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Spain sees unacceptable the cut of fishing days in the Mediterranean of the EC

Spain sees unacceptable the cut of fishing days in the Mediterranean of the EC

The Spanish Minister of Agriculture and Fisheries, Luis Planas, described on Sunday as “unacceptable” the reduction of fishing days in the Mediterranean for 2023 proposed by the European Commission (EC) and that would result in three additional weeks in which the fleet could not go out to fish.

“We oppose the reduction of days proposed by the Commission for this year. If accepted, it would be three more weeks of shutdown of our fleet, it would mean a decrease of up to 31% in relation to the base figures when the regulation began to apply (the multiannual plan for demersal fisheries in the western Mediterranean) and we find it unacceptable, “said the politician upon arrival at the meeting of Fisheries Ministers of the European Union (EU) that begins today in Brussels.

At that meeting, which could last until Tuesday, an agreement must be reached on fishing opportunities in the Mediterranean and the Atlantic by 2023.

A multiannual plan for demersal fisheries in the western Mediterranean was adopted in June 2019, which has been in place since 2020, introduced a fishing effort management regime for trawlers with a view to achieving an overall reduction of up to 40% over five years.

Planas said that with the reduction proposed by the European Commission for 2023, the Mediterranean fleet could only go out to fish “approximately 150” days of the 365 that the year has.

“My concern is, obviously, also the concern of the profitability of the action, of the work of our fishermen, who are basically artisanal fishermen. We have about 680 ships in the Mediterranean,” he said.

The minister referred to the fact that the Community Executive proposes a compensation mechanism that would allow to recover 3% of the days in which you do not go fishing if certain conditions are met, such as the use of more selective fishing gear.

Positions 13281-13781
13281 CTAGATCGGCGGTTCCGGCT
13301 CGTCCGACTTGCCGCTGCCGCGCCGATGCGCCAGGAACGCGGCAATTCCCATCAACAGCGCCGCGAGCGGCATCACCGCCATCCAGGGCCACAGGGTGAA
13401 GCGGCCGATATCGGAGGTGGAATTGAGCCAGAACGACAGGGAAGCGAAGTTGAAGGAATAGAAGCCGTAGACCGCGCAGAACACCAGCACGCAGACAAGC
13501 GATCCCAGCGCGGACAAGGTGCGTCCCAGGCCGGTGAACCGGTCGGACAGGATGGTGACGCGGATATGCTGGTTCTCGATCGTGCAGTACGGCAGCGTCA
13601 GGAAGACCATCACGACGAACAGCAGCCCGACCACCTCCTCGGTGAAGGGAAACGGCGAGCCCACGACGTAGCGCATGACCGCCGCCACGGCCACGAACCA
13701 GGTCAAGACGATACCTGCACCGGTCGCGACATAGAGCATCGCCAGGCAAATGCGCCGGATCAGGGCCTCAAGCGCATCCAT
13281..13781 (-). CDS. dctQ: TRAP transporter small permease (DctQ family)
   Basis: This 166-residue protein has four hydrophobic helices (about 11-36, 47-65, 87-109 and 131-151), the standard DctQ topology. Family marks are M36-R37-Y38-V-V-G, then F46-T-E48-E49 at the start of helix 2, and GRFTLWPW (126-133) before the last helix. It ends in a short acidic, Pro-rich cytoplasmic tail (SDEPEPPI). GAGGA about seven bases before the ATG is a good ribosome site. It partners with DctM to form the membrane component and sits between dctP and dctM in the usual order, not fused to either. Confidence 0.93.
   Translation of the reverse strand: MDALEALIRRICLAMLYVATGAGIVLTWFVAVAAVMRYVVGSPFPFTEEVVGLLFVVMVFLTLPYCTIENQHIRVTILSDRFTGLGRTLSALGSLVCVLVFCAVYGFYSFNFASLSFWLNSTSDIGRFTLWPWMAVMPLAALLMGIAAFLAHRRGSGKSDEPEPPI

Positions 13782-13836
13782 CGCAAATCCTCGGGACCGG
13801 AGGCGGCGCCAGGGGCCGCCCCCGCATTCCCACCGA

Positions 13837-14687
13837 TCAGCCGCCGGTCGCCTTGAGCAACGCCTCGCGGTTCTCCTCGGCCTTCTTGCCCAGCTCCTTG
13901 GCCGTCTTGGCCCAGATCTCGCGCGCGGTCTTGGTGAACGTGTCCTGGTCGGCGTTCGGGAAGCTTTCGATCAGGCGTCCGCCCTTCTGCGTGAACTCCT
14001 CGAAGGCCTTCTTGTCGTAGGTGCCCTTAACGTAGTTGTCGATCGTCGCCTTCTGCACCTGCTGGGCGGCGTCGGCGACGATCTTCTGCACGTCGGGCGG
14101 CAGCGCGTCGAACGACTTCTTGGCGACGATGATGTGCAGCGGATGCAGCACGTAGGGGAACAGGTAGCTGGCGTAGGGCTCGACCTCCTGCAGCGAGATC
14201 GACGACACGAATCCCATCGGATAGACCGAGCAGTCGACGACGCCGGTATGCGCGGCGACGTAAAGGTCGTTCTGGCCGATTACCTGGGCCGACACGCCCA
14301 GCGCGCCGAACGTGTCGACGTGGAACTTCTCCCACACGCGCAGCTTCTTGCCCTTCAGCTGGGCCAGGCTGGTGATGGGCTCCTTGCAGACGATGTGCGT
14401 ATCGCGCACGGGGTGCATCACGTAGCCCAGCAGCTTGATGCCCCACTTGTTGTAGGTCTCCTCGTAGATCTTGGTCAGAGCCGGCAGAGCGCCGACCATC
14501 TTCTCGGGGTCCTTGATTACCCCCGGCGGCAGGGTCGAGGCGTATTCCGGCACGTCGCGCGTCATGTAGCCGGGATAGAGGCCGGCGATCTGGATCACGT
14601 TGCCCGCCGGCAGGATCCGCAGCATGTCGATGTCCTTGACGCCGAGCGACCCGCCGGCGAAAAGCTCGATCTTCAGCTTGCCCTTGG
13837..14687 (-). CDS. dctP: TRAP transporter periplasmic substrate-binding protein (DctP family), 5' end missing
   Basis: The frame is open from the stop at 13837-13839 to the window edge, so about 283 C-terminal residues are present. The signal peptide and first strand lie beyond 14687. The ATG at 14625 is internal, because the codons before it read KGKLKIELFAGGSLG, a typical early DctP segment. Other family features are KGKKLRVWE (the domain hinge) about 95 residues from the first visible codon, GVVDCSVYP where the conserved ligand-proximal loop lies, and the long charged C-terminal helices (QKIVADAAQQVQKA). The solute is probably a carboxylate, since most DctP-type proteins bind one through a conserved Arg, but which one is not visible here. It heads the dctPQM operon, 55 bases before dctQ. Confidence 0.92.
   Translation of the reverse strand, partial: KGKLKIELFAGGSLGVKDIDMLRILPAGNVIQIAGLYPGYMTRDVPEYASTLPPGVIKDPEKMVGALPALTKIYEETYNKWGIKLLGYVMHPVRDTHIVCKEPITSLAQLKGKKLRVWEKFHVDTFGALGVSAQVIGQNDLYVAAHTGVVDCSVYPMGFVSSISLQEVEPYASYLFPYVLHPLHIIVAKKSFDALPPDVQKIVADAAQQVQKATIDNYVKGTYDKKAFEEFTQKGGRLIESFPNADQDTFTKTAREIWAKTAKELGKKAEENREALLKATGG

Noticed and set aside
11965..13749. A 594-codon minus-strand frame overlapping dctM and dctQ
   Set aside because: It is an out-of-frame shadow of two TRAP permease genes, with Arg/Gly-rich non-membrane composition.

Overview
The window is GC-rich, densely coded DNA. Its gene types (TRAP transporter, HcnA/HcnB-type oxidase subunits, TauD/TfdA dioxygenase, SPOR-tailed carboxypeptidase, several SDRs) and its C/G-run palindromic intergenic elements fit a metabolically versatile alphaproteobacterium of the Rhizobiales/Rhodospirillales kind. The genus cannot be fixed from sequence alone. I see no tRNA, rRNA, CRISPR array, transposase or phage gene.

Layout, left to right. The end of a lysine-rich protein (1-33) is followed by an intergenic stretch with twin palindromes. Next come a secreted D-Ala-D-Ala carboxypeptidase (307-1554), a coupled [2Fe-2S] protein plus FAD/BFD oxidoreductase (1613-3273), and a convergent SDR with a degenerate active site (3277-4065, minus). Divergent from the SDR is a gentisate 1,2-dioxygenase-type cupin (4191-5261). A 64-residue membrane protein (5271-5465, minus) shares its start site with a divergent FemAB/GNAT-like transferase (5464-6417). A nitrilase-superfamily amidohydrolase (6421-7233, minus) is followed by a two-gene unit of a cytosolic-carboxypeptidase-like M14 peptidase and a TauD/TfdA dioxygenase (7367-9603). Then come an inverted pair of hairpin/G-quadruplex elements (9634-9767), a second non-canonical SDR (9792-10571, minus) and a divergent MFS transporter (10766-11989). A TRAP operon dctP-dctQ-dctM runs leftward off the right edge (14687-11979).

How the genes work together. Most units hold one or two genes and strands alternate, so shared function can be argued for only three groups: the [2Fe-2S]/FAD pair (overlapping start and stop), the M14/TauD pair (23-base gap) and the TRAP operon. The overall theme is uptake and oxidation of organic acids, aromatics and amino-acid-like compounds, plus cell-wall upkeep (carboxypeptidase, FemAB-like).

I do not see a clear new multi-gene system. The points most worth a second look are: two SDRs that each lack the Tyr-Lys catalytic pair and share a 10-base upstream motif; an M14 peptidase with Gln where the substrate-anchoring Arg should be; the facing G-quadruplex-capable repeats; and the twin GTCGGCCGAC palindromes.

According to Planas, the compensation mechanism proposed by Brussels would mean “four additional working days of fishing”.

“But here, I think the important thing is that we have reached a point of equilibrium in which selectivity measures would be much more positive than the reduction of fishing days, that is, we could achieve maximum sustainable yield,” he said.

The head of Fisheries criticized that the EC makes “a linear reading of the content” of the multiannual plan for the western Mediterranean.

“It intends, in any case, to reach the end of the five years at 40% reduction. We say that, in addition, literal, the reading of the regulation, speaks of up to 40% if necessary, “said Planas.

He said that in order to give his approval, Spain needs “something that is balanced and acceptable.”

“We have to maintain the profitability of the sector, while advancing from the point of view of the stability of the populations,” he said, and stressed that the measures adopted in recent years “are already working”, so he considered that “it does not seem logical” to propose “new reductions”, as Brussels does, “without carrying out a deeper study of the consequences” of the initiatives already adopted.

On the Atlantic, Planas said that Spain will request increases in catches of pollock and sole, as well as continue with experimental scientific programs related to Norway lobster.

In the northwest Atlantic, Madrid is confident “to be able to consolidate the progress that has been made in relation to southern hake”. Brussels has proposed increasing catches by 10%.

He also considered it a “very significant” issue regarding the extension of the ban on any fishing activity related to eel from three to six consecutive months.

On the waters shared with the United Kingdom, he acknowledged that the agreement should have been closed on Saturday, but that for the moment it has not been achieved.

But he said he and five other ministers have asked the EC to spend more time “getting a good deal” instead of “accepting a bad deal.”

This Sunday, the countries, the Czech presidency of the EU and the European Commission will hold meetings and on Monday morning the Czech Republic will present a first compromise proposal, with the aim that the Twenty-seven can support it.

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